This chapter is a direct continuation of the previous chapter.  Yesterday we met Stephen who was one of the seven set aside and ordained for serving the church.  We also discovered that God equipped him with a passion for sharing the Gospel and then accompanied that sharing with miracles and signs.  Stephen was subsequently arrested and brought before the Sanhedrin.  He was wrongly accused.

As chapter seven opens, the high priest actually gave Stephen an opportunity to speak.  And boy did he speak.  This is the longest address in Acts and one of the most important.  Stephen is going to provide a quick but accurate history of the nation of Israel.  And as he does that he points out the history of Jewish religious leaders taking a stand against the plans of the Lord and the people He called to implement those plans.

This chapter is sandwiched between two important phrases.  In verse 2, as Stephen begins his speech, he speaks of “the God of glory”.  In verse 55, the Bible says Stephen saw “the glory of God”.  Much of the sad story of Israel has to do with their missing God’s glory and God’s glory departing from them.  That is even true about Jesus.  John 1:14 says that God’s glory had come in His Son, Jesus.  When the nation of Israel rejected Him, the glory of God departed from them one more time.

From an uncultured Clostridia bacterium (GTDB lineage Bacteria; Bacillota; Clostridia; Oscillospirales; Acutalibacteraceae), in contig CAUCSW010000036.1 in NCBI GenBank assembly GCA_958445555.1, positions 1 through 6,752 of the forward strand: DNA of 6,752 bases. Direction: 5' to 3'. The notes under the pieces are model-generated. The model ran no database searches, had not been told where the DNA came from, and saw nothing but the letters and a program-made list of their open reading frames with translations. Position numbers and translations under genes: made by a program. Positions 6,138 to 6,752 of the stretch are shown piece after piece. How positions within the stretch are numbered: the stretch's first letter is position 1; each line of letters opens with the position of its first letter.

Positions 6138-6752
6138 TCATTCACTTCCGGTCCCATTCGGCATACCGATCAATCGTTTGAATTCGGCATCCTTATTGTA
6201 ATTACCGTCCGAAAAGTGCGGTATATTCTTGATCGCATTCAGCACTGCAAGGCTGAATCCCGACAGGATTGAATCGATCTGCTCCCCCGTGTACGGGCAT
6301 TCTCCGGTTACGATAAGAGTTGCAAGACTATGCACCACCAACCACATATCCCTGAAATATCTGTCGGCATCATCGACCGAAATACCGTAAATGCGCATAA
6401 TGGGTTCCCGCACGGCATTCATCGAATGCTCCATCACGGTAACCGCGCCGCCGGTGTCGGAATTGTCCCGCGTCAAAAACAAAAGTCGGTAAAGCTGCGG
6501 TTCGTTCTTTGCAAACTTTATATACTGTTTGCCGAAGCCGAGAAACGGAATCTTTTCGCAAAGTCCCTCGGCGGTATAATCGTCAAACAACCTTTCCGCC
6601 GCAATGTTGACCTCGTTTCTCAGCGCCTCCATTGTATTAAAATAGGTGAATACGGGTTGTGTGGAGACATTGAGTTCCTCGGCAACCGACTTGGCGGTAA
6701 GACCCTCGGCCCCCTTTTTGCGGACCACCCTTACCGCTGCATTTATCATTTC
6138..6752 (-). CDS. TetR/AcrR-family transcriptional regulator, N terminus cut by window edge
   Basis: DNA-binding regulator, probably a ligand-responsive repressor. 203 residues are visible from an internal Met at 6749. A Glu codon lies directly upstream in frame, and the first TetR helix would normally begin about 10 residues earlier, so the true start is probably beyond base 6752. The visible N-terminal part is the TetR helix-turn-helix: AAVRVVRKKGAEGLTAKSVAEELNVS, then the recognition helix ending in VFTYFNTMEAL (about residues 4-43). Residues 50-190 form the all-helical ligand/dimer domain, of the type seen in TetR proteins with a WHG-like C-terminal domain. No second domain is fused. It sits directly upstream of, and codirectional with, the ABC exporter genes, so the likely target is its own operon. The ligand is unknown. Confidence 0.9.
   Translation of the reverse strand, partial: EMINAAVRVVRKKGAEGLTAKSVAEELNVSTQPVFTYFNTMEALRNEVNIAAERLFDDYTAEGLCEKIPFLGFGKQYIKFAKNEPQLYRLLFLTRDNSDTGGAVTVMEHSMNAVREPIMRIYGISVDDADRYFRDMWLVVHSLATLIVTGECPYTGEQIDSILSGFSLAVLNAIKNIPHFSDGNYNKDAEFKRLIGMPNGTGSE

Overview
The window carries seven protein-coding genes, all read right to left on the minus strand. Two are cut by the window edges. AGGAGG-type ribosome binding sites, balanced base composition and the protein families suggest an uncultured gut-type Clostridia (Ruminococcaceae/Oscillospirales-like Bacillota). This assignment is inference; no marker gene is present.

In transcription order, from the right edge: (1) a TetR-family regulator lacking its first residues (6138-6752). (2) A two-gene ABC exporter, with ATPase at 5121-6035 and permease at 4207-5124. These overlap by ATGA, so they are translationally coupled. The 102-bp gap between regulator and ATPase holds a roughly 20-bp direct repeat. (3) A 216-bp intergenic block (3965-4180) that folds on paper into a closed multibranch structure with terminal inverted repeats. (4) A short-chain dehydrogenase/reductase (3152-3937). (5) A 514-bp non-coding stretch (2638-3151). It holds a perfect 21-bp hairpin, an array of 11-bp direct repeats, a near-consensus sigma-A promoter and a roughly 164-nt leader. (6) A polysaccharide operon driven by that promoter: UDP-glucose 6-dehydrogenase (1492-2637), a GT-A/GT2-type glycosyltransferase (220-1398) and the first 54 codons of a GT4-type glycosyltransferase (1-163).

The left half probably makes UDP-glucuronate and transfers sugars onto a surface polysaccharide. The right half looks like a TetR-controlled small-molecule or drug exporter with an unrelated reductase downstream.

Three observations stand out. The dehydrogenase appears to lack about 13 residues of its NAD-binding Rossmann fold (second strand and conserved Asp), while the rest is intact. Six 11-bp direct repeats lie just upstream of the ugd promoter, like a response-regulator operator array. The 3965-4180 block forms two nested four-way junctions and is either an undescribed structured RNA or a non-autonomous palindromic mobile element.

As Stephen came to the end of his speech, he was pretty direct in his accusation. The men that he was speaking to were guilty of betraying and killing Jesus. 

Stephen was given a magnificent vision before he died.  The heavens opened and there was Jesus standing at the right hand of the Father. Jesus stood no doubt in honor of Stephen who was about to be martyred for the faith.  But Jesus also stood to receive one of His own.